If The Doctor's Dilemma is an old play that remains topical, then Doug Lucie's Love You, Too, which opened last week at the Bush, is a new play that will date very fast. Lucie has set himself two aims. The first is to write about the 1990s, or the mid-90s, from Election Night in 1992 to Election Night in 1997. When it comes to evoking this period Lucie opts for switching on the TV in the corner of the living room, from which we catch glimpses of John Major, Neil Kinnock, Terry Venables and England playing Germany. This is a mistake: like children and animals, actors ought never to work with televisions. Otherwise, we know it's 1992 from references to the Sheffield rally and "the stupid Welsh pillock". We know we've moved on a couple of years when they argue about the first Oasis CD. "It's like the new Beatles." "It's the Beatles if Ringo had been in charge." We know it's 1997 when one of the two yuppie girls thinks she's going to vote Labour.

Lucie's second aim is to write about the cycle of modern relationships. Here the news is bad. When Mick (Sam Graham) and Shelley (Susannah Doyle) first get together, round about the time of the Sheffield rally, there's lots of sex. Mick tells a mate, with characteristic felicity, "This is shag city." By the time the Oasis CD is out, there's no sex at all. There's a baby instead. The handcuffs, maple syrup and courgettes - Mick and Shelley were a fun-loving couple - have given way to a carry-cot and a bottle of Calpol.

In Love You, Too taste, props, and brands define character or lack of it. Jim (Reece Dinsdale) owns a BMW, likes Simply Red and UB40, and recommends getting a mortgage. Clearly uncool. Mike dislikes CDs because you can't roll a joint on one. He likes Ray Charles, plays a classic, customised Sixties Gibson Les Paul and knew about Chumbawumba when they were a "crap anarchist band, up North". Clearly cool.

Meeting these characters is like reading a questionnaire that's already been filled in on their behalf. When Mick makes a Bloody Mary you can be sure - not least because this is one of those plays where people talk about the very thing that they're doing - that a discussion will follow about whether or not to add sherry and raw egg. Lurking beneath these glossy superficialities are some brittle and immature characters. When we hit the three grimmest lines in contemporary drama - "Can we talk?" "What about?" "Us." - we can console ourselves that it shouldn't take long to get to the bottom of that particular subject.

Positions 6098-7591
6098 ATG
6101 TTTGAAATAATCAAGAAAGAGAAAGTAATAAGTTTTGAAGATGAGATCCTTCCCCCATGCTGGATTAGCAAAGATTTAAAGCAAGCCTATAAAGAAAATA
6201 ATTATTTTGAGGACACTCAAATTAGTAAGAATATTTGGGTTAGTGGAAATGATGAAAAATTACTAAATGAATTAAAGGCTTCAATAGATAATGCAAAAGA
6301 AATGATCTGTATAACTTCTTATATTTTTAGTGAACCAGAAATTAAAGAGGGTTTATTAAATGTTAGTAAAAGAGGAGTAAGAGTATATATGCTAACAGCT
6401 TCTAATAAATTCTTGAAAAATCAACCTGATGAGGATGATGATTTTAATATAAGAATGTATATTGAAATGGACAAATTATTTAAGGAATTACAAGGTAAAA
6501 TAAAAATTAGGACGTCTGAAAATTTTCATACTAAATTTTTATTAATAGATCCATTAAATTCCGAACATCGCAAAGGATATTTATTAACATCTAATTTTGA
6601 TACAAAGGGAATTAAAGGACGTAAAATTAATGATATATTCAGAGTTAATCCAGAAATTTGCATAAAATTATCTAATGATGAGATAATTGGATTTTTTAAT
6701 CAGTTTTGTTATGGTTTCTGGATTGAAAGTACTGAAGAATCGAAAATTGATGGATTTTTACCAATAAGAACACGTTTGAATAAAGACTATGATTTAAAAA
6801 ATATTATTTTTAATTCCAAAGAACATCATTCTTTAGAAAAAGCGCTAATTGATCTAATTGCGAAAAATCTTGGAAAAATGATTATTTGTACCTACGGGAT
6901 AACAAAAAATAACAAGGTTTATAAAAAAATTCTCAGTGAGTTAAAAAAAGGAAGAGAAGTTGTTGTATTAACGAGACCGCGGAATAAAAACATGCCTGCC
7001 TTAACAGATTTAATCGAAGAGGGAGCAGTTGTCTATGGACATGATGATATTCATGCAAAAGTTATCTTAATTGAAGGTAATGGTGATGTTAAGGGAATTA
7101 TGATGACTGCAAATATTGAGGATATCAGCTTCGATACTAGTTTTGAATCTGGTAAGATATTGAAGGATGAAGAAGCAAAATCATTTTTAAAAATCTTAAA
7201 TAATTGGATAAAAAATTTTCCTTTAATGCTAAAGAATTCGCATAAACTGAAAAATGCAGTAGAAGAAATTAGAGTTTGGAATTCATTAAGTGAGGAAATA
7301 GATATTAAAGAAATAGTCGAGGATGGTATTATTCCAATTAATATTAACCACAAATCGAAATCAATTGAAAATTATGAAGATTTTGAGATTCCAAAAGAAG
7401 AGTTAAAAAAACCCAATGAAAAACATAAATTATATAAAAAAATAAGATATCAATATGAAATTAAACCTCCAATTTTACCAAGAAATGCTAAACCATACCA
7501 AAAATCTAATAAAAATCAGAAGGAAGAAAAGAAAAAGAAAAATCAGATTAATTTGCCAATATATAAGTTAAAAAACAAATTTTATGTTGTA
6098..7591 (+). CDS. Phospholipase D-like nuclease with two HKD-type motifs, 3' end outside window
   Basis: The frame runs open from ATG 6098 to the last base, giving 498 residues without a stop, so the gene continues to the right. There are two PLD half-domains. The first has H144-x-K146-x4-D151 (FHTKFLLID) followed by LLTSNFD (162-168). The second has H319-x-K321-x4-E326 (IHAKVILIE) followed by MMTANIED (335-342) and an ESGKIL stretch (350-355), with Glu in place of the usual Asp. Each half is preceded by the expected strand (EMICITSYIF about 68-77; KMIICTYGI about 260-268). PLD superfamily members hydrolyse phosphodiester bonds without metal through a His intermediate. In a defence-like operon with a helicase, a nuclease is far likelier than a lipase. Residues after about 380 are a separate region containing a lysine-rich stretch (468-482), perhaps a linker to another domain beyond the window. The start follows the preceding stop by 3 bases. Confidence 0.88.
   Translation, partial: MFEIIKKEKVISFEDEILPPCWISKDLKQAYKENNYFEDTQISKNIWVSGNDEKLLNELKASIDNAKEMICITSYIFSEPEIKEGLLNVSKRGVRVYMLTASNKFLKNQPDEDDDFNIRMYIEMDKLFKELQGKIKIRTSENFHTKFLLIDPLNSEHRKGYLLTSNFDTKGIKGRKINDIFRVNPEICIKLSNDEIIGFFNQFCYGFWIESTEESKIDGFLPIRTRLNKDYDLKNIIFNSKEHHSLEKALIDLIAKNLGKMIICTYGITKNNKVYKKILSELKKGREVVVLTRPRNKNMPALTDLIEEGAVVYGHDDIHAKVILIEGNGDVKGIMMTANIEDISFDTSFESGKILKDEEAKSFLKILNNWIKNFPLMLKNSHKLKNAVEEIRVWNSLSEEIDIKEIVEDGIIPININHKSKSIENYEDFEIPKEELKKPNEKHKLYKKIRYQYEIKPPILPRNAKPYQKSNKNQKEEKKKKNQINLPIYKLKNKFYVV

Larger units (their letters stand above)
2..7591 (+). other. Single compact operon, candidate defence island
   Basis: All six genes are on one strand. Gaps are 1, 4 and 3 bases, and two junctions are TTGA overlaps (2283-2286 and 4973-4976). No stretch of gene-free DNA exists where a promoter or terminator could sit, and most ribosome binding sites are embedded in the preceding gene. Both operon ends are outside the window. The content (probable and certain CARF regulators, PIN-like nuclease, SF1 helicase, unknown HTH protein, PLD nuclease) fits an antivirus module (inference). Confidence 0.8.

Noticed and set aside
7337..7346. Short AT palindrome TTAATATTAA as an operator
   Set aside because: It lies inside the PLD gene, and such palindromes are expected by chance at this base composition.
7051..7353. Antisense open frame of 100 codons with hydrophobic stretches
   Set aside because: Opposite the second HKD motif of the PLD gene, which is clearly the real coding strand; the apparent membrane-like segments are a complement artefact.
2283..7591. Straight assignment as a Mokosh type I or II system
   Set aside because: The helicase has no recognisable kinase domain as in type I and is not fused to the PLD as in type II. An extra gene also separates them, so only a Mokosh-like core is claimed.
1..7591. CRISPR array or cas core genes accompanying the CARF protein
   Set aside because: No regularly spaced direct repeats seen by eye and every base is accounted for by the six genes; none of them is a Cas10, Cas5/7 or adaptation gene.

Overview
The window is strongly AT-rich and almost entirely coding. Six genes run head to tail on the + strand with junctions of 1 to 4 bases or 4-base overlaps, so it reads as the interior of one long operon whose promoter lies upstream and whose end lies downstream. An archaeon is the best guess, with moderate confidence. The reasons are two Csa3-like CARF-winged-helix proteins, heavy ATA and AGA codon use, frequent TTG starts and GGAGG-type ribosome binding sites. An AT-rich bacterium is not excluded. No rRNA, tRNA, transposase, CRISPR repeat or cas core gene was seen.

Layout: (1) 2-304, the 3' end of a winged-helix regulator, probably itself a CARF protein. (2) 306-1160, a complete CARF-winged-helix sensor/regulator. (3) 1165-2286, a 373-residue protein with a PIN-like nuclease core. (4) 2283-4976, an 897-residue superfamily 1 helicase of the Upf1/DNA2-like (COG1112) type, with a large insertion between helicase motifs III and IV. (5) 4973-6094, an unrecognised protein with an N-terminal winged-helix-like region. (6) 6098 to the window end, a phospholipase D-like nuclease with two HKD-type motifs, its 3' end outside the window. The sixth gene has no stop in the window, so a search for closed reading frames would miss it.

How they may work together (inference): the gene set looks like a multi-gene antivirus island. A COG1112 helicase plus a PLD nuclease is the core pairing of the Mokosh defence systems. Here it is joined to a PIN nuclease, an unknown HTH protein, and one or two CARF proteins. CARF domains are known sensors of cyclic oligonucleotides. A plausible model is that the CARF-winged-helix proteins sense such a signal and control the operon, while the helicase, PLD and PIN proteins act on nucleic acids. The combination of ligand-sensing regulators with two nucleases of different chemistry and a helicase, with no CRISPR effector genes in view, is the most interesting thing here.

Lucie takes shallow characters and reveals that they are, well, short on depth. His satire isn't ruthless enough to reveal his own point of view. He tries to connect four private lives with political events on the telly. But that's what they remain: just events on the telly. Blair winning, Major losing: it's not the collapse of the Berlin Wall. With all these smart references zinging around you come away with the impression that Lucie himself is just a bit of dude.

At the Young Vic, artistic director Tim Supple has created his own repertory company to present one Shakespeare and one adaptation of William Faulkner (which opens next week). After his beautifully measured Comedy of Errors at Stratford two years ago, Supple's production of Twelfth Night is a big disappointment. Robert Bowman is excellent as Malvolio, looking like a Whitehall smoothie as he fingers his prayer book and fantasises about sleeping with his boss. Elsewhere, some of the central roles are underpowered. Too often the verse is mumbled and insistent; exotic musical accompaniment muffles key passages. One musician even taps rows of wine glasses half-filled with water. By the end I was dying for a member of the bar staff to come and clear them away. Shakespeare is one writer who can provide his own soundtrack.

'The Doctor's Dilemma': Almeida, N1 (0171 359 4404), to 27 Jun. 'Twelfth Night': Young Vic, SE1 (0171 928 6363), in rep to 25 Jul. 'Love You, Too': Bush, W12 (0181 743 3388), to 20 Jun.